Company-Grade to Field-Grade: Introducing “Making the Switch”

Photo by Sgt. 1st Class Robert Jordan, 382nd Public Affairs Detachment

Tell me this isn’t true.

“I’ve heard it said that if you do the things that made you successful as a Captain when you’re a Major, you’ll distinguish yourself as the best Captain in your unit.”

Company-Grade to Field-Grade: Introducing “Making the Switch” | by CoCMD & PLT LDR | Leadership Counts! | Apr, 2021 | Medium

What are the things that junior officers should be doing as they get ready to make the switch to field grade officer?

I’m looking for answers to the following questions.

For current (or retired) field grade officers:

  1. What do you wish you knew before becoming a field-grade officer?
  2. What skills do you wish you developed before becoming a field-grade-officer?

For current junior officers:

  1. What do you want to know about becoming a field-grade officer?
  2. What perplexes you about making the switch?
  3. What rumors do you want confirmed/squashed?

For NCOs:

  1. What do you expect from field-grade officers that is different from company-grade officers?

I love this topic and I think there is a lot we can learn here. I’m looking for help. Please contact me if you have insight or would like to contribute.

Enjoy these posts? Follow me on Twitter and sign up for the monthly newsletter.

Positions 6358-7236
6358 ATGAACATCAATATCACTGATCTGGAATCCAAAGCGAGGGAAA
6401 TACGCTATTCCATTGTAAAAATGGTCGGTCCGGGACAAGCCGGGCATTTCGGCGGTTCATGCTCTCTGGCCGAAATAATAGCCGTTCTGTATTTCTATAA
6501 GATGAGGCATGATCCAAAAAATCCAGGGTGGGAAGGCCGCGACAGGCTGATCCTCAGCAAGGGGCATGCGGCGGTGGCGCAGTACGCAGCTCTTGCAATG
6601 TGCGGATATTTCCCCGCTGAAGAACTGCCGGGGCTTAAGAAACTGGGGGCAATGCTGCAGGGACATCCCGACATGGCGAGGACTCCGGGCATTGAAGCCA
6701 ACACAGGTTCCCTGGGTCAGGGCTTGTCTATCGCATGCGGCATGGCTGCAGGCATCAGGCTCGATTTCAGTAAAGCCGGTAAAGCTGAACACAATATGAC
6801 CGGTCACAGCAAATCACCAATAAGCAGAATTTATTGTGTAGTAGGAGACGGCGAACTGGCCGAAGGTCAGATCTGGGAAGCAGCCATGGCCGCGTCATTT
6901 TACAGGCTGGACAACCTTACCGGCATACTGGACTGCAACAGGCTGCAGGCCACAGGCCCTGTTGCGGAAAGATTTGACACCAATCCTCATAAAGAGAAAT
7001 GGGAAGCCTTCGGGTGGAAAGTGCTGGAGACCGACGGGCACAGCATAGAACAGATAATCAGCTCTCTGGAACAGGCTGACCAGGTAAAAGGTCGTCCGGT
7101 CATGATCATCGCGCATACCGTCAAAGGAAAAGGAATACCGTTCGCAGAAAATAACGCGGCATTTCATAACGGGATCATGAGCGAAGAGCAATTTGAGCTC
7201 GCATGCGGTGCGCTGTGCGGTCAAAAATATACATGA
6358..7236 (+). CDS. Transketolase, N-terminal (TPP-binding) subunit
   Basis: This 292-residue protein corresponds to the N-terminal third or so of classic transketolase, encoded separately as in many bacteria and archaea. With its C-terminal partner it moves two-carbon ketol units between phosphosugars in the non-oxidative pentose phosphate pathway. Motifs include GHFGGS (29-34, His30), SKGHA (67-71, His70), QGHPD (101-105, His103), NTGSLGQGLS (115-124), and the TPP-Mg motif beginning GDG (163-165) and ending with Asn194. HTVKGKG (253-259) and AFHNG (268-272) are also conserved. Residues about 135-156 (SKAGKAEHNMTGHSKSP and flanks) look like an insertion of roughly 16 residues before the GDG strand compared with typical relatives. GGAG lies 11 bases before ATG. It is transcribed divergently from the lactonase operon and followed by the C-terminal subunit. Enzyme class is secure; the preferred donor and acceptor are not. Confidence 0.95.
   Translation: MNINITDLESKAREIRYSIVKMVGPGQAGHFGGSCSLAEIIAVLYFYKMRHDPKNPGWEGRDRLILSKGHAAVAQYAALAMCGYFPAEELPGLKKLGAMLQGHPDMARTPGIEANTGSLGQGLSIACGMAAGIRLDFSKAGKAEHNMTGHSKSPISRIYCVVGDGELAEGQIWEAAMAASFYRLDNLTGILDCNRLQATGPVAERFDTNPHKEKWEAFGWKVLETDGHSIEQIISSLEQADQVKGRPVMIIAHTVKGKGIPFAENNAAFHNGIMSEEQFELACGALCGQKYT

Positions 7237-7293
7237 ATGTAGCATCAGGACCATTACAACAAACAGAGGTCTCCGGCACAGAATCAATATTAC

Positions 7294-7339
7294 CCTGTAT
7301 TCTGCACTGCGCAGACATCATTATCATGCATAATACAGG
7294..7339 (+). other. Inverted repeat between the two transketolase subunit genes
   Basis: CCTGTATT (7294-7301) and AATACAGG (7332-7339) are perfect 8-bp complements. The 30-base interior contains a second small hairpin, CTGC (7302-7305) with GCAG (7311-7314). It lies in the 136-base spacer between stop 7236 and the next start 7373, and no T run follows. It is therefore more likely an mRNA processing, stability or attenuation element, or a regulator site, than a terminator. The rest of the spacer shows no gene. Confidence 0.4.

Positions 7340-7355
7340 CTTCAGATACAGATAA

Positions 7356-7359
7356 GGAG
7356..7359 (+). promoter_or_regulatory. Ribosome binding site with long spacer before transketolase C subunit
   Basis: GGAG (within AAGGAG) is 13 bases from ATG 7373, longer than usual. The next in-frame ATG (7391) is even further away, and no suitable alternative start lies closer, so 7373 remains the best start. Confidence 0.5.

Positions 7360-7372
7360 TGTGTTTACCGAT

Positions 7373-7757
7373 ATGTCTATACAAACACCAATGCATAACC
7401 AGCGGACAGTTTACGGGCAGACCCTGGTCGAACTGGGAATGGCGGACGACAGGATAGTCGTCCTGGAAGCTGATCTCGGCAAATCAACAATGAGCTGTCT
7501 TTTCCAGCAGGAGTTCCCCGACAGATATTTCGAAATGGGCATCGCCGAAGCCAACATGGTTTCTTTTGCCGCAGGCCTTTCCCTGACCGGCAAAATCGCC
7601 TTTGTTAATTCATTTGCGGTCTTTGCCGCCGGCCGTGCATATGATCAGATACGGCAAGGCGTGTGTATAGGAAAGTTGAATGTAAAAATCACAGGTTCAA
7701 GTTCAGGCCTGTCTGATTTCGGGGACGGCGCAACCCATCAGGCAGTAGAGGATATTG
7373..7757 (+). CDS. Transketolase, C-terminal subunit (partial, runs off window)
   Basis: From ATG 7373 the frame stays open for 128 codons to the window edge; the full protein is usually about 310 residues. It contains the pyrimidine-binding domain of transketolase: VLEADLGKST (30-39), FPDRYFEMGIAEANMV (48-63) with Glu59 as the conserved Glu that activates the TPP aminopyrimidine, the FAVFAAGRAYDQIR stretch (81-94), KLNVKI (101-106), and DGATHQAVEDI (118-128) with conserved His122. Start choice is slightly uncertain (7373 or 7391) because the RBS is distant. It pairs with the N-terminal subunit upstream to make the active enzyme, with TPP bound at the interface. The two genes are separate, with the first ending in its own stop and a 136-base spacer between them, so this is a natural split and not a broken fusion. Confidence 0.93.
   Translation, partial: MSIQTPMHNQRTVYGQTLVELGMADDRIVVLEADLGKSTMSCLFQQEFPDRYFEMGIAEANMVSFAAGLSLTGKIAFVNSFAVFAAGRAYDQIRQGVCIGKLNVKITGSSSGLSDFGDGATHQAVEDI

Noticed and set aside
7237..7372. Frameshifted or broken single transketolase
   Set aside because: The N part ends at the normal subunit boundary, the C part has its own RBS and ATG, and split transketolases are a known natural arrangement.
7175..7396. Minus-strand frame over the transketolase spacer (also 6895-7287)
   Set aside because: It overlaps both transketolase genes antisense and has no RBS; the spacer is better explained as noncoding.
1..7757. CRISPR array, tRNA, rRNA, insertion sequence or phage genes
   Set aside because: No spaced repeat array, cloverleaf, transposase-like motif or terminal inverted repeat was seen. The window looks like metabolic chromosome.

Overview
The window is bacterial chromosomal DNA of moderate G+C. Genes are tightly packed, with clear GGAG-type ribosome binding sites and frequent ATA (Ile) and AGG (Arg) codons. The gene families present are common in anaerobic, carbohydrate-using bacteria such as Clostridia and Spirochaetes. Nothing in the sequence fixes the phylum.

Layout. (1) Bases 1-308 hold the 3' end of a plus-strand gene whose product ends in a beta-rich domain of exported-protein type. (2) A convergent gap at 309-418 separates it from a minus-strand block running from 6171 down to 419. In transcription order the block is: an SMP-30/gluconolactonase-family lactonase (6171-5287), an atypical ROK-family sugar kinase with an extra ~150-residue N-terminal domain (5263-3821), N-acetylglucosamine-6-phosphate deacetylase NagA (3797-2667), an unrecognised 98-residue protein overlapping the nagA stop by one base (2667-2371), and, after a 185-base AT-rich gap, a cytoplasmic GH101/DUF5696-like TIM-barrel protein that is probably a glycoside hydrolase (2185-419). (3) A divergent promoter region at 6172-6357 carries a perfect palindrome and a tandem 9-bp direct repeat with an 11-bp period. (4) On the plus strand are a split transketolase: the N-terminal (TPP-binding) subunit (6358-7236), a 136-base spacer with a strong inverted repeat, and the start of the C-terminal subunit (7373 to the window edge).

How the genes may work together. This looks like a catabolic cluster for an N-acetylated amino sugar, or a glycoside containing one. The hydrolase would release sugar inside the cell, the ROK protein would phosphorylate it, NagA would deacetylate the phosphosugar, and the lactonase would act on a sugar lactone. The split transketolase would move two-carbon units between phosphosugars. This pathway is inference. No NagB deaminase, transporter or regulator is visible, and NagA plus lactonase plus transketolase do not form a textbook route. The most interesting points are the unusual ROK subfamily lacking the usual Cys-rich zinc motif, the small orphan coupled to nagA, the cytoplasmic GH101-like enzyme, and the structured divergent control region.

2 thoughts on “Company-Grade to Field-Grade: Introducing “Making the Switch”

  1. As a field grade officer, I wish I should have learnt about many kinds of stuff that I am learning now, primarily the art of gaining human touch in dealing with the under commands. Unfortunately, I was too rigid at that time, and the sense did not develop rightly. I could have equipped myself with better knowledge, which an FG requires. In fact, I should have gained maturity like a major once I was a Captain- always one step up!


  2. DG, one piece of wisdom I have heard from an excellent senior officer was that “the knowledge base of your subordinates grows exponentially as a FG; understanding is less about being in the weeds and more about knowing how to manage seasoned experts who will always know more than you about their area of expertise. The systems you manage are effectively on the edge of your ability to understand them all simultaneously”


Leave a comment

Fill in your details below or click an icon to log in: Logo

You are commenting using your account. Log Out /  Change )

Google photo

You are commenting using your Google account. Log Out /  Change )

Twitter picture

You are commenting using your Twitter account. Log Out /  Change )

Facebook photo

You are commenting using your Facebook account. Log Out /  Change )

Connecting to %s